On September 1, 1969, a group of military officers led by Muammar al-Gaddafi staged a coup against Libya's first and only king, Idris, 80 years-old and in Turkey for medical treatment. Idris was pro-Western. He had been a supporter of the British during World War II, and after the war the British had supported his elevation from emir to kingship, created with Libya's newly won independence in 1951 – a weak tradition easily undone by Gaddafi and company. The king's nephew and crown prince was put under house arrest. The monarchy was abolished and Libya was renamed from the United Kingdom of Libya to the Libyan Arab Republic.
Gaddafi had been trained at the Royal Military Academy Sandhurst, in England. He was an admirer of Gamal Abdel Nasser, another military man, who had organized the overthrow of the king of Egypt and the Sudan, Farouk, in 1952 – another king associated with the British. Gaddafi and his friends in the military were admirers of Nasser's Arab nationalism and opponents of Nasser's foremost enemy, Israel, which had defeated Nasser and Egypt in 1967. Gaddafi and fellow officers are reported to have felt shame from having stood by helplessly during that six-day war. They saw their overthrow of Libya's king as a contribution to Arab unity in the wake of Egypt's defeat.
The British disliked Nasser and Nasserism, and they remained loyal to Libya's monarchy and had a plan to undo Gaddafi's coup. But U.S. strategists were opposed to the idea, apparently not wanting to offend Arab sentiments against a colonialist appearing intervention – the same thinking that led Eisenhower to oppose British and French actions during the Suez crisis in 1957. The U.S. was afraid that actions against Gaddafi would further radicalize Arabs, and they saw Gaddafi as sufficiently anti-Marxist. Gaddafi's asked the U.S. to vacate its huge Wheelus Air Base in Libya, and the U.S. complied, believing that it didn't need the base anyway.
The U.S. strategy, described by Henry Kissinger, President Nixon's National Secretary Advisor at the time, was "to seek to establish satisfactory relations with the new regime. The return of our balance of payments and the security of U.S. investments in oil [were] considered our primary interests." According to Kissinger, "Western Europe chose actively to curry favor with Libya's radical ruler. Europe, of course [had] made itself far more dependent on imported oil, much of it Libyan." (Kissinger, Years of Upheaval, p. 860)
In 1970, Gaddafi pursued his Arab nationalism further by ordering Libya's Italian population to leave. The Italian population in Libya, described as 20 percent and also as 12 percent, all but disappeared, leaving behind lengths of railway, roads, farmland, buildings and ports. They also left behind too the name Libya. The name "Libya" had been resuscitated in 1903 by the Italian geographer Federico Minutilli – a name used by the ancient Greeks for all of North Africa except Egypt. In 1934, the Italians combined their two colonies, Italian Cyrenaica in the east and Italian Tripolitania in the west, and named the combination Libya.
Gaddafi was most concerned about consolidating his power. Libya remained a land divided by tribal loyalties. There are about 140 tribes and clans in Libya. Gaddafi made allies of his family and his own tribe, the Gaddafa (also spelled Qaddafa) and two larger tribes with close ties to his own tribe: the Warfalla and the Margharha. These three tribes – but mostly the Gaddafa – were to dominate the ranks of Gaddafi's militias and armed forces and to remain a base of support. He moved to diminish other tribal influences. He created districts that did not match tribal territories, and he appointed administrative officers in place of tribal leaders.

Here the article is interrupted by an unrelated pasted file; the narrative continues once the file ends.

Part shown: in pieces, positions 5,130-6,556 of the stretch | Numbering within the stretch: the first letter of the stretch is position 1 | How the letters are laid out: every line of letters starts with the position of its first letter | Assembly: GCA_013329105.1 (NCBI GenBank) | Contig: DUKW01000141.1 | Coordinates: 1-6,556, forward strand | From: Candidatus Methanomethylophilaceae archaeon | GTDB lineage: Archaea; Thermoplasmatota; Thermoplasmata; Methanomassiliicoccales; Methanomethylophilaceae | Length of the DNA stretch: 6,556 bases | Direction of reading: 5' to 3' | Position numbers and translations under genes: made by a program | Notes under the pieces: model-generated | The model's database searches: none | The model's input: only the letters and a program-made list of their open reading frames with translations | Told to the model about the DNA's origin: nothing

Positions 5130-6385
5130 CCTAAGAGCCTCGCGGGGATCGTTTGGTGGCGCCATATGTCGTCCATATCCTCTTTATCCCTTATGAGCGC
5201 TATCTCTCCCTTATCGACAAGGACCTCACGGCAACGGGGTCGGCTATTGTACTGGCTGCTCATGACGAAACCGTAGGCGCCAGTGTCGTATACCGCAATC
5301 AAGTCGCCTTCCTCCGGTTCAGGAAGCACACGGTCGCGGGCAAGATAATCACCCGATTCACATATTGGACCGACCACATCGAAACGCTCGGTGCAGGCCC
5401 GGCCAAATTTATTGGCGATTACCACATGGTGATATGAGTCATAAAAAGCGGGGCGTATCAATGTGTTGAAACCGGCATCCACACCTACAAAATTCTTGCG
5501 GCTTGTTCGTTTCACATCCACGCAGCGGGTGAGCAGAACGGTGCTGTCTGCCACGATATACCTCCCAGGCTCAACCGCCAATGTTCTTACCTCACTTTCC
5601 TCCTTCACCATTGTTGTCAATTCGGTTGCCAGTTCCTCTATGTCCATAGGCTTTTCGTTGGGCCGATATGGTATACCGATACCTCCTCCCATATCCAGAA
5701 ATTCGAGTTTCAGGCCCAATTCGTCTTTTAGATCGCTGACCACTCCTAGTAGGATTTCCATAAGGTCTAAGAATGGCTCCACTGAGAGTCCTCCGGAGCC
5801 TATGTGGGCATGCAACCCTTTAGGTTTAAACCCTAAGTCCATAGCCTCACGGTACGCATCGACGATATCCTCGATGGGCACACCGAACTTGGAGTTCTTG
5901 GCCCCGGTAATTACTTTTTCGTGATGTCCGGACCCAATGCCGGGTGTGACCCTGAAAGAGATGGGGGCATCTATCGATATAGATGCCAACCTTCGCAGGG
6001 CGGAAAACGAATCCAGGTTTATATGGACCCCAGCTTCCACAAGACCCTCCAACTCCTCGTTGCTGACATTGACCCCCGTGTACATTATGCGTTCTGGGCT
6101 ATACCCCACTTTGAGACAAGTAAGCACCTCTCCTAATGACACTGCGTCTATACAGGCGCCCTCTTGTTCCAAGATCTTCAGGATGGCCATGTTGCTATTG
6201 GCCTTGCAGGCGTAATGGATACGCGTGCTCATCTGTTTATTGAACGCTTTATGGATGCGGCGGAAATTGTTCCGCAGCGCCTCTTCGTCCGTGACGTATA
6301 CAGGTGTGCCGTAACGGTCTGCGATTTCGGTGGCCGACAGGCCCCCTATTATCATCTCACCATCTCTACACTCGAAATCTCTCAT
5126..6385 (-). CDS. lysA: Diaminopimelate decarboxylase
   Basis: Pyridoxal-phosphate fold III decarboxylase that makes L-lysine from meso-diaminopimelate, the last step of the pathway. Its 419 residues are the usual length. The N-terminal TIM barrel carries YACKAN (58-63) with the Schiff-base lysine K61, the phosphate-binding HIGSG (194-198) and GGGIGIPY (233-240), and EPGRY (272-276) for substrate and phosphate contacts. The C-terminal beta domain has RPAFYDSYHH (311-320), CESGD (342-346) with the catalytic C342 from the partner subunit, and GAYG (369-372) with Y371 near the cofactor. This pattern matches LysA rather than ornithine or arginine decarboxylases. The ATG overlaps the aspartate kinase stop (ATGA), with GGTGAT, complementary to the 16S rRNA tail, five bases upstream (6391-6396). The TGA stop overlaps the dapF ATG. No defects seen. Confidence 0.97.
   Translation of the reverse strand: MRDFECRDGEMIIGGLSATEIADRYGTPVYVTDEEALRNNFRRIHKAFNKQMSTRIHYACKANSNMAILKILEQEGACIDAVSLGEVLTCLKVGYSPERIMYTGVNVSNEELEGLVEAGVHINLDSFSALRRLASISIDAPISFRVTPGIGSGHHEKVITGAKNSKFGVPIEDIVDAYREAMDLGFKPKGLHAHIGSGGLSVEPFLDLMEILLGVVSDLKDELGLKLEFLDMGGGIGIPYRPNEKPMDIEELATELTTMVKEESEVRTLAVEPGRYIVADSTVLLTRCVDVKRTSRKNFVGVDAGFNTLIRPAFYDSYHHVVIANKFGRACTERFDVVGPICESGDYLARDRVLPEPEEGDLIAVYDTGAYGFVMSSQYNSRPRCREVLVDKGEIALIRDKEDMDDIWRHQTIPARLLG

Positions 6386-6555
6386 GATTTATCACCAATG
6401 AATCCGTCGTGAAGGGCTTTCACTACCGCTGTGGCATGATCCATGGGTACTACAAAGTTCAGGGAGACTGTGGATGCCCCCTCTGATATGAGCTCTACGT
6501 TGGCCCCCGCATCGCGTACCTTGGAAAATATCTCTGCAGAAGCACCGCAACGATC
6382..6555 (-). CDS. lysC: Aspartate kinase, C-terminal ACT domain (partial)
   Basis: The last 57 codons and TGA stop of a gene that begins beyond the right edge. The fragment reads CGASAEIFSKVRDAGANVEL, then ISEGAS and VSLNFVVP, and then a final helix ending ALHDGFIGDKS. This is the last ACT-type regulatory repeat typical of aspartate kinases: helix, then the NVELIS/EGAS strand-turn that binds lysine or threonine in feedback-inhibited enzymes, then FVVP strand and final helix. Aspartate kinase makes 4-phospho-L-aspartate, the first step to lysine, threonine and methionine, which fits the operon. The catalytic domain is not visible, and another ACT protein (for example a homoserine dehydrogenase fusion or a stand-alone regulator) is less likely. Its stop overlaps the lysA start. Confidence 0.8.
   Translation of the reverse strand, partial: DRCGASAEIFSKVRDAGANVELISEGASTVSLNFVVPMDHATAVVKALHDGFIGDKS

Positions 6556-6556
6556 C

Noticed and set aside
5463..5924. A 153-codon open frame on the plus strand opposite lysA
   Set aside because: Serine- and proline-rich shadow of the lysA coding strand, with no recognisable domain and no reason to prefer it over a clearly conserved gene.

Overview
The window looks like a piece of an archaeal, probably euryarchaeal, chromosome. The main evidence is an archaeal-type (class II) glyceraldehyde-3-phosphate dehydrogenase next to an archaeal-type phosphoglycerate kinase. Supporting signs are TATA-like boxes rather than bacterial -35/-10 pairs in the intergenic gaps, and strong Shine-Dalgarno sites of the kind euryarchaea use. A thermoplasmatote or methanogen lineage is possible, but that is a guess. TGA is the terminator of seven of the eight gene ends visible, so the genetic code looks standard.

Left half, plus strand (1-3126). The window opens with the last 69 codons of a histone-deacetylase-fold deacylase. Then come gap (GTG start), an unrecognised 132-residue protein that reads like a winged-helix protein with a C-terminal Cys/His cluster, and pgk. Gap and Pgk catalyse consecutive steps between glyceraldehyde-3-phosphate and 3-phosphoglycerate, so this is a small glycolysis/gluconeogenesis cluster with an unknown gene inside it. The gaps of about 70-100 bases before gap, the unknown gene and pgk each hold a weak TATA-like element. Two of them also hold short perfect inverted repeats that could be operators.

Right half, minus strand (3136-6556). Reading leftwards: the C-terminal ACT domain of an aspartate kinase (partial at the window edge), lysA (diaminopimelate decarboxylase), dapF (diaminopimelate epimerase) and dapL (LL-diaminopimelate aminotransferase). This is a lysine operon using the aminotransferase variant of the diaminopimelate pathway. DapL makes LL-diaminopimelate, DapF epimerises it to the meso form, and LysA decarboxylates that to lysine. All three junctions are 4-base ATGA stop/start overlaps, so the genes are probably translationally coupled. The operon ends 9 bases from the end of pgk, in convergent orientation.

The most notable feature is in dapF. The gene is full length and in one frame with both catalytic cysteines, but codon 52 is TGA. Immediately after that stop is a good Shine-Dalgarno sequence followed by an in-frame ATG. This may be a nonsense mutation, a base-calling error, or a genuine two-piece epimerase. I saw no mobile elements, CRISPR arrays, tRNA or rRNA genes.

Gaddafi and his friends in the Revolutionary Command Council (RCC) believed that the separation of state and religion was an artificiality that violated the Koran and relegated sharia law to an immoral secondary status. Libya had a dual court system: religious and secular. In 1973, this division was abrogated. Secular jurisprudence was obliged to conform to sharia.
In trying to unite Libya, the RCC established the Arab Social Union, a political assembly similar to what Nasser had in Egypt. Everyone was supposed to belong, and The RCC banned all rival political parties.
On April 16, 1973 (the Prophet Muhammad's 1.402nd birthday) Gaddafi delivered a speech outlined a program for his cultural revolution. All existing laws were to be replaced by new laws that served his revolution. Administrative reforms were to rid the country of "all forms of bourgeoisie and bureaucracy." Popular committees were to be created that give power to the people. All "imported poisonous ideas" were to be discarded in order to advance "the people's genuine moral and matirial potentialities."
According to Ruth First, in her book Libya, the Elusive Revolution, published in 1975,
Within days of the speech, two overlaying waves of arrests took place. In some instances individuals were denounced by Popular Committees, but the majority of arrests were carried out by secret police. University lecturers, lawyers, and writers, employees of government ministries, including the attorney general's office and the Tripoli Chamber of Commerce, younger members of prominent coastal families – most of them seemingly individuals identified in the past with Marxist, Ba'thist, Muslim Brotherhood or other political circles – were siezed. (Quoted by Mansour O. El-Kikhia, Libya's Qaddafi, p. 47)
In 1975, Gaddafi published his Green Book – his attempt at political ideology.
Libya's Qaddafi: the Politics of Contradiction, by Mansour O. El-Kikhia, University of Florida Press, 1997.
Copyright © 2011 by Frank E. Smitha. All rights reserved.